May 15, 2013
Washington, DC—The United States Holocaust Memorial Museum welcomes the verdict in a Guatemalan court that found former military ruler José Efraín Ríos Montt guilty on charges of genocide and crimes against humanity. The 86-year-old former general was sentenced to 80 years in prison for planning the destruction of Mayan communities during the fiercest fighting in the country’s long civil war.
Ríos Montt was formally charged with the killing of 1,771 Mayans during one of the bloodiest periods in a civil war between a succession of governments and insurgents that lasted over 36 years, ending in 1996. A United Nations–backed Guatemalan truth commission estimated that more than 200,000 people were killed during the years of fighting, about 83 percent of them Mayans.
“The verdict in the Ríos Montt case is historic because, for the first time, a former head of state has been found guilty of genocide by his own people,” said Michael Chertoff, chairman of the Committee on Conscience, which guides the Museum’s Center for the Prevention of Genocide. “This verdict sends a strong message to the world that no matter who you are, or how long it takes, perpetrators of genocide will be held accountable for their crimes and brought to justice.”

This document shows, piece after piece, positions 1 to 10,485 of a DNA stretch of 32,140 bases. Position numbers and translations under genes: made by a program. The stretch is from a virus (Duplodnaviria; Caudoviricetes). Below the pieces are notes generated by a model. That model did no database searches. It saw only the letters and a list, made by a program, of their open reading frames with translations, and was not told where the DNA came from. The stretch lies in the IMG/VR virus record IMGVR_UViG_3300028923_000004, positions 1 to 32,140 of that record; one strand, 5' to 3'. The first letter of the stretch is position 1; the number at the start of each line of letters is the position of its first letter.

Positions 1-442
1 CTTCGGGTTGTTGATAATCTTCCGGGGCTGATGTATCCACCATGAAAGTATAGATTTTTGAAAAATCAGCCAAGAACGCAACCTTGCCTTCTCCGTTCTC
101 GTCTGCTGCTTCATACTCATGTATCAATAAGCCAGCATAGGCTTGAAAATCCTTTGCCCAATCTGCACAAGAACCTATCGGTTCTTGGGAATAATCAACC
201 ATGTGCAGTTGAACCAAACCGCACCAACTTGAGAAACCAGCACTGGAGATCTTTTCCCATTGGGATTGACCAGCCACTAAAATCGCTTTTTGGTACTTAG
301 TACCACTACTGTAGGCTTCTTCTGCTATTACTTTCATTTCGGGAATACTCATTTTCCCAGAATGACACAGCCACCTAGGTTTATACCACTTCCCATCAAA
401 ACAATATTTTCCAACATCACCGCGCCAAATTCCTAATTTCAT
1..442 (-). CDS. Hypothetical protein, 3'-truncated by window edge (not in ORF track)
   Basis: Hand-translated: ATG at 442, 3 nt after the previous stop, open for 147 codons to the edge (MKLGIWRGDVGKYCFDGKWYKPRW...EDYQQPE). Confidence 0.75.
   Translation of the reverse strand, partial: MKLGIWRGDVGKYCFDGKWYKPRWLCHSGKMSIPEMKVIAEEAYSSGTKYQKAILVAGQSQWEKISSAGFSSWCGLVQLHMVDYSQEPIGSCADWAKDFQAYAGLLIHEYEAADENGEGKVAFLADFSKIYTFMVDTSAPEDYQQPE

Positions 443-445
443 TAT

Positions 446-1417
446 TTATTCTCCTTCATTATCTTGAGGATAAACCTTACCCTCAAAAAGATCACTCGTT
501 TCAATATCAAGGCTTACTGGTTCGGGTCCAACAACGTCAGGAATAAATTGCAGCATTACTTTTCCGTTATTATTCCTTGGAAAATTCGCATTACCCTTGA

“Perhaps at long last, through the efforts of countless victims who refused to settle for impunity for the generals, and the courage of the Guatemalan prosecutors who tirelessly pursued this case, the people of Guatemala will feel that some measure of justice has been obtained,” said Mike Abramowitz, director of the Center for the Prevention of Genocide.
The key question in the trial was whether Ríos Montt intentionally targeted Mayan communities during his 17-month rule in 1982–83, during a counterinsurgency campaign waged against guerrillas operating in areas of the Ixil region of Guatemala. Judge Yasmin Barrios said in announcing the verdict that the three-judge panel believed Ríos Montt planned and ordered the campaign, knew about the massacres, and did nothing to stop them.
A living memorial to the Holocaust, the United States Holocaust Memorial Museum inspires citizens and leaders worldwide to confront hatred, prevent genocide, and promote human dignity. Visit ushmm.org for more information.